The surname Roalph is a name of ancient Norman origin, arriving in England
with the Norman Conquest
of 1066. The surname Roalph derives from the Middle English personal (pre-surname) name Rolf. It is thought that the earliest origins of the name are Nordic, and that the name reached England
in both pre-Norman Nordic invasion, and with the Normans.
Early Origins of the Roalph family
The surname Roalph was first found in Norfolk
where they held a family seat
from early times, soon after the Norman Conquest
by Duke William of Normandy
in 1066 A.D.
Early History of the Roalph family
This web page shows only a small excerpt of our Roalph research.Another 295 words (21 lines of text) covering the years 1066, 1297, 1332, 1585, 1622, 1615, 1680, 1655 and 1676 are included under the topic Early Roalph History in all our PDF Extended History products and printed products wherever possible.
Roalph Spelling Variations
Anglo-Norman names tend to be marked by an enormous number of spelling variations
. This is largely due to the fact that Old and Middle English lacked any spelling rules when Norman French was introduced in the 11th century. The languages of the English courts at that time were French and Latin. These various languages mixed quite freely in the evolving social milieu. The final element of this mix is that medieval scribes spelled words according to their sounds rather than any definite rules, so a name was often spelled in as many different ways as the number of documents it appeared in. The name was spelled Roffe, Rolfe, Rolph, Rolphe, Roalph and others.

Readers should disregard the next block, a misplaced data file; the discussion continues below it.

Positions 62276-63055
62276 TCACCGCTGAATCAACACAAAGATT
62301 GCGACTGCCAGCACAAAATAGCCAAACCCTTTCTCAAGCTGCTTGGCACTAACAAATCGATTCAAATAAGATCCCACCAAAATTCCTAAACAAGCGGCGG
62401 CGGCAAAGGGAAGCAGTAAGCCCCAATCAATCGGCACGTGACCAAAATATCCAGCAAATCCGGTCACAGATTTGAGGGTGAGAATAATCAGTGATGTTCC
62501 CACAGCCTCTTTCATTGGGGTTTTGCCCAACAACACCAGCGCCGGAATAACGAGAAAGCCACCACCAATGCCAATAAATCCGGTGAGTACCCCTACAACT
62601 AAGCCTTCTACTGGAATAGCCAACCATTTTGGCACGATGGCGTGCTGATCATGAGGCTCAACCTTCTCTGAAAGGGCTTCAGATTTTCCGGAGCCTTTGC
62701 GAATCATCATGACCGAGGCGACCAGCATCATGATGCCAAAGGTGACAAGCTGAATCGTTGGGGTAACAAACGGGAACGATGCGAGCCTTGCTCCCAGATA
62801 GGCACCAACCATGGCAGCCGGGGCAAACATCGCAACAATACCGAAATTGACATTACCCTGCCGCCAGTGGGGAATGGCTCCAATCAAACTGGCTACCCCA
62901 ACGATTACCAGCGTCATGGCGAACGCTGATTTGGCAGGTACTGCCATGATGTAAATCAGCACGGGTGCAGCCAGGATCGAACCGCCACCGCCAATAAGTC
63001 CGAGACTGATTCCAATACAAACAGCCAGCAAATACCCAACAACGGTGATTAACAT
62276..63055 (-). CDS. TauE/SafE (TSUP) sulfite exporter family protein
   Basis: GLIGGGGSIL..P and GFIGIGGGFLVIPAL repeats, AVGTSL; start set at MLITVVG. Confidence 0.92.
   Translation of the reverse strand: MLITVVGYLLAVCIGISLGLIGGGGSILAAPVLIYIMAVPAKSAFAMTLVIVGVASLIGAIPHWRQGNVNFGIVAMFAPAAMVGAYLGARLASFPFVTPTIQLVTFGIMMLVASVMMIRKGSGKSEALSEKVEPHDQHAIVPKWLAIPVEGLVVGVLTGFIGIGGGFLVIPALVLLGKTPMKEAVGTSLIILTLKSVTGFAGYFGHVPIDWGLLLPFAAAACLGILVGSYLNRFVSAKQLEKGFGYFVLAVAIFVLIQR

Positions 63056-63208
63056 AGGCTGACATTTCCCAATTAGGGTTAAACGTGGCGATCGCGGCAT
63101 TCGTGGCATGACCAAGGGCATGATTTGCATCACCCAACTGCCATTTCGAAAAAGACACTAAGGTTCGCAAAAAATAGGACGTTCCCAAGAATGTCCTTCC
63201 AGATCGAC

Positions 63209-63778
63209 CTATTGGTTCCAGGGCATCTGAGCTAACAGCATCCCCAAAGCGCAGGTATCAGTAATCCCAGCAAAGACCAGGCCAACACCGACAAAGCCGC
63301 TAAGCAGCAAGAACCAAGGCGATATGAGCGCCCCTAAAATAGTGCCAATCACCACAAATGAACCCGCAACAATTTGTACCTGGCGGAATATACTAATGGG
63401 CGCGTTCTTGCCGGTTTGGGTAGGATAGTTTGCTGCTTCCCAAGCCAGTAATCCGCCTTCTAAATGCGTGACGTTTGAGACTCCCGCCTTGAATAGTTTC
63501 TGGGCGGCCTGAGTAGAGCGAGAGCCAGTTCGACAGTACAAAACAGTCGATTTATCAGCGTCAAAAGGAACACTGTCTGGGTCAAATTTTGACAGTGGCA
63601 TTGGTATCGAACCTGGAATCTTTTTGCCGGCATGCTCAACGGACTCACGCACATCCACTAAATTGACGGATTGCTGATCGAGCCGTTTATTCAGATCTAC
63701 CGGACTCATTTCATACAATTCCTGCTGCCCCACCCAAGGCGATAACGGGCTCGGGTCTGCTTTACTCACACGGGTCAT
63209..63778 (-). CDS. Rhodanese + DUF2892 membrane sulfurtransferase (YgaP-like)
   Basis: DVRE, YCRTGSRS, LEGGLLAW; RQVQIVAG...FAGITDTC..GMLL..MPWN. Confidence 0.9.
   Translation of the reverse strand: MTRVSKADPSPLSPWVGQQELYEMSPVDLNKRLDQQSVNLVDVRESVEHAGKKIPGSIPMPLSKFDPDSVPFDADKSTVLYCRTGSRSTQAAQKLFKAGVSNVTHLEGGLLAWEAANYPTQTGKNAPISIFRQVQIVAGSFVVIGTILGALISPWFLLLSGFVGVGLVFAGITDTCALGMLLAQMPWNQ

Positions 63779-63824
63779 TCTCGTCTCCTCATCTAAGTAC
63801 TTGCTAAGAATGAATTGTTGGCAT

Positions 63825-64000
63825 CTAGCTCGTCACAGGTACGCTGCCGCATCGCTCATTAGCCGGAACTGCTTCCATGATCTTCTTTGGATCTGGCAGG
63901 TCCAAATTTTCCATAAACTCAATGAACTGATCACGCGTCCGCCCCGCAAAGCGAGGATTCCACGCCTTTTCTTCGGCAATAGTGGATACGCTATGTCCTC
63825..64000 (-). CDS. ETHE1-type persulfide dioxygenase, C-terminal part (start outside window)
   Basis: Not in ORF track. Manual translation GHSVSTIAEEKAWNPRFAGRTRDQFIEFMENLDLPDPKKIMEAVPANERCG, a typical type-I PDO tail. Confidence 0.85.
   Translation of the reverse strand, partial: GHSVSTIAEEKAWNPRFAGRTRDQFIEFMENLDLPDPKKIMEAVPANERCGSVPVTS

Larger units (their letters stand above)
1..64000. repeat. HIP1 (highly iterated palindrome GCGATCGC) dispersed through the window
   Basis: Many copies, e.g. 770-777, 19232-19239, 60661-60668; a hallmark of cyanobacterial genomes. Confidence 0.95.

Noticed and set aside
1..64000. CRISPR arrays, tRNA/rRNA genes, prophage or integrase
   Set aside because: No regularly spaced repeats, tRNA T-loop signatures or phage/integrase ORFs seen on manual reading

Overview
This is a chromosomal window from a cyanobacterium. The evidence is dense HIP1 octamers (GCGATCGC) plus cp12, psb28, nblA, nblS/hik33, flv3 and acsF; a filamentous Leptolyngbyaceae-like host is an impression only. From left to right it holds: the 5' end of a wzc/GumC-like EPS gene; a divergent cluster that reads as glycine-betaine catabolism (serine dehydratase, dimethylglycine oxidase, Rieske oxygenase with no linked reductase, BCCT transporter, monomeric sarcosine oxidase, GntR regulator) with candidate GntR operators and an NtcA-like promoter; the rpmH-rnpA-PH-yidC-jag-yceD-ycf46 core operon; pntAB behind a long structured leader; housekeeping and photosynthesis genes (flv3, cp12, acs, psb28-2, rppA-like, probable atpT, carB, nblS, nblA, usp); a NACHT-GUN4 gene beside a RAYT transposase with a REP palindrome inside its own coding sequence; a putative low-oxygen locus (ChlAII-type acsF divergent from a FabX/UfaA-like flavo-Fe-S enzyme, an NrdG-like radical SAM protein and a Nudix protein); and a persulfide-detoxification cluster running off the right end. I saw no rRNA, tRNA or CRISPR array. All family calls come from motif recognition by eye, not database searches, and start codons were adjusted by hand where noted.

Early Notables of the Roalph family (pre 1700)
Outstanding amongst the family at this time was John Rolfe (c.1585-1622), an early English settler of North America, credited with the first successful cultivation of tobacco in Virginia, perhaps best known as the... Another 33 words (2 lines of text) are included under the topic Early Roalph Notables in all our PDF Extended History products and printed products wherever possible.
Migration of the Roalph family to the New World and Oceana
Because of the political and religious discontent in England
, families began to migrate abroad in enormous numbers. Faced with persecution and starvation at home, the open frontiers and generally less oppressive social environment of the New World seemed tantalizing indeed to many English people. The trip was difficult, and not all made it unscathed, but many of those who did get to Canada and the United States made important contributions to the young nations in which they settled. Some of the first North American settlers with Roalph name or one of its variants: James Rolfe and his wife Elizabeth Rolfe, who arrived in Virginia in 1623 with their son; Barbary Rofe who settled in New England
in 1635; William Rofe, who arrived in Barbados in 1635.